Dramatic decline seen in COVID-19 cases, deaths at U.S. nursing homes
New COVID-19 cases in U.S. nursing homes have fallen to their lowest number since the Centers for Medicare & Medicaid Services (CMS) started keeping track in May 2020, which suggests that vaccines are helping and that it might be possible to loosen some nursing home restrictions, a new report says.
There has been an 82 percent decline in new COVID-19 cases among residents at nursing homes since the peak during the week of Dec. 20, when there were more than 30,000 new cases, CMS data show, according to the report from the American Health Care Association and National Center for Assisted Living (AHCA/NCAL). During the same period, COVID-19 cases in the general population decreased by 46 percent, indicating that vaccines are especially helping to protect nursing home residents. The data also show that since Dec. 20, COVID-19 deaths in nursing homes fell by a substantial 63 percent.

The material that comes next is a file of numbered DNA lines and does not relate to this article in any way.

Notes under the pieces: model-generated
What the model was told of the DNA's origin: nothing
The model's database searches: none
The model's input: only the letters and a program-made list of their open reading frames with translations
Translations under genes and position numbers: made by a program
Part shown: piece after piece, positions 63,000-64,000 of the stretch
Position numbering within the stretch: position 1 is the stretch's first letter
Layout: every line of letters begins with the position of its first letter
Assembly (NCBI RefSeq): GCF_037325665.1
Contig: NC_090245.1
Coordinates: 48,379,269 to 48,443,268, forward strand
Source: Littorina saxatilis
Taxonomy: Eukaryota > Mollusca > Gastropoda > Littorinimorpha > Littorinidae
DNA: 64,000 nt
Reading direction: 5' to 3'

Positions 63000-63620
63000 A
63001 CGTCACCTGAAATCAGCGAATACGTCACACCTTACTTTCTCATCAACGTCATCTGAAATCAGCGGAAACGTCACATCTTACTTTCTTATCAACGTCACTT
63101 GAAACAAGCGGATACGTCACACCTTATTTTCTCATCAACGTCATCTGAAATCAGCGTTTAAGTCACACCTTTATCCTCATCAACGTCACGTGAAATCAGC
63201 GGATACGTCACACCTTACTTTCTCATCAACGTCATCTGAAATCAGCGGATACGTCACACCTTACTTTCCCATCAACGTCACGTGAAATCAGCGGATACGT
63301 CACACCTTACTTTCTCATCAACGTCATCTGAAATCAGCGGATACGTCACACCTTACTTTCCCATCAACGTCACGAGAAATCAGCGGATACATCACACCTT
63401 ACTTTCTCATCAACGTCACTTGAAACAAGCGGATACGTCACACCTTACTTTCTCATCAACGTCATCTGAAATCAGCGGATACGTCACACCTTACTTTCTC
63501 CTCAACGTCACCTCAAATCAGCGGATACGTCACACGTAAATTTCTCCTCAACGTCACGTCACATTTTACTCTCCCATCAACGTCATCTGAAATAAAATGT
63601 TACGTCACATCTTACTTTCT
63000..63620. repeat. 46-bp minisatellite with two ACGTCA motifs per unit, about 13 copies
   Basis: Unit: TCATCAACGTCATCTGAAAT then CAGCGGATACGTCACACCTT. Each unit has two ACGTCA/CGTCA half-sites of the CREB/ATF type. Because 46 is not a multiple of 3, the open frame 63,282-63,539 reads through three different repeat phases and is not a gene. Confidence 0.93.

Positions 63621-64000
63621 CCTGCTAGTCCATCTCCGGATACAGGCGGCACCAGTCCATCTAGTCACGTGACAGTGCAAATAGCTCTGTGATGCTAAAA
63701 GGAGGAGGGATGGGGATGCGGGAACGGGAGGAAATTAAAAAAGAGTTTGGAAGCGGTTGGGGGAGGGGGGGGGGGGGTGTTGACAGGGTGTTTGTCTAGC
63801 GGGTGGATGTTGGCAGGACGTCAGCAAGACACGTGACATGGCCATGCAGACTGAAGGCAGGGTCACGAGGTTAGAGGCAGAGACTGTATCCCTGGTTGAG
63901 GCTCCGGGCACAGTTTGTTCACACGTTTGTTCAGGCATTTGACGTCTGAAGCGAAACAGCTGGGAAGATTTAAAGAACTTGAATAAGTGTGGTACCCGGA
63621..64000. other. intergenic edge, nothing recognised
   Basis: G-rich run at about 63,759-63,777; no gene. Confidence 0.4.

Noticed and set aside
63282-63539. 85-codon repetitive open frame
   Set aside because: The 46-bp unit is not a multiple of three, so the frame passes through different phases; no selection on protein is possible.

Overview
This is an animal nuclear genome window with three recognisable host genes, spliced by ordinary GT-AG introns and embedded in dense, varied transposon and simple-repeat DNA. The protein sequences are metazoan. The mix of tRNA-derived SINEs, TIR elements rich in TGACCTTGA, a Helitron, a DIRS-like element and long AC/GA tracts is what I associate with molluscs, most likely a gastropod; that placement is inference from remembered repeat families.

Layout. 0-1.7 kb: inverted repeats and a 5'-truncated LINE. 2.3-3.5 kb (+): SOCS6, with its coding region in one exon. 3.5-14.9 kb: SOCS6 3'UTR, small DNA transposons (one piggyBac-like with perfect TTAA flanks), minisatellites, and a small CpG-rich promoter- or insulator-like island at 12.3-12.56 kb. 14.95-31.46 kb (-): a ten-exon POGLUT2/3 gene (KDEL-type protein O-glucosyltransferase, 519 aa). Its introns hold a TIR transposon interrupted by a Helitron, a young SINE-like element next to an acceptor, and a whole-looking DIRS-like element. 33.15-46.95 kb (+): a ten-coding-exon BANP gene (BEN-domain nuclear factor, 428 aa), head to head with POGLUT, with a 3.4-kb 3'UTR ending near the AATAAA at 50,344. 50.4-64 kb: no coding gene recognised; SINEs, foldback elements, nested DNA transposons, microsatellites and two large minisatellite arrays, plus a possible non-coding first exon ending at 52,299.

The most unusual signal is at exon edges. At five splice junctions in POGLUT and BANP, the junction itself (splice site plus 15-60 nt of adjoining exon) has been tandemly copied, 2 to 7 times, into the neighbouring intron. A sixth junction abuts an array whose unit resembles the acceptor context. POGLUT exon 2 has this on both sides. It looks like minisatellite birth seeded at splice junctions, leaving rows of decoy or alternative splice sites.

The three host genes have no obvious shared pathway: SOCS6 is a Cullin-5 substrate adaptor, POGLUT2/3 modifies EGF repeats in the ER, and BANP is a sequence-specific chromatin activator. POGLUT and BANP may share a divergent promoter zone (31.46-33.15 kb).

The AHCA/NCAL represents more than 14,000 nursing homes and long-term care facilities nationwide that care for about 5 million people each year.
"We still have a long road ahead, but these numbers are incredibly encouraging and a major morale booster for frontline caregivers who have been working tirelessly every day for a year to protect our residents," Mark Parkinson, president and CEO of AHCA/NCAL, said in a statement. "This new data showcases just how important it is for nursing homes residents and staff, as well as the general public, to get the vaccine because it is clearly working."
In light of the new data, the AHCA/NCAL calls "on the [Biden] Administration to review its current guidance to nursing homes on restricting visitors and group activities," Parkinson said. "With millions of residents and caregivers now fully protected thanks to the vaccines, residents must be able to safely reengage in meaningful activities and be reunited with their loved ones."
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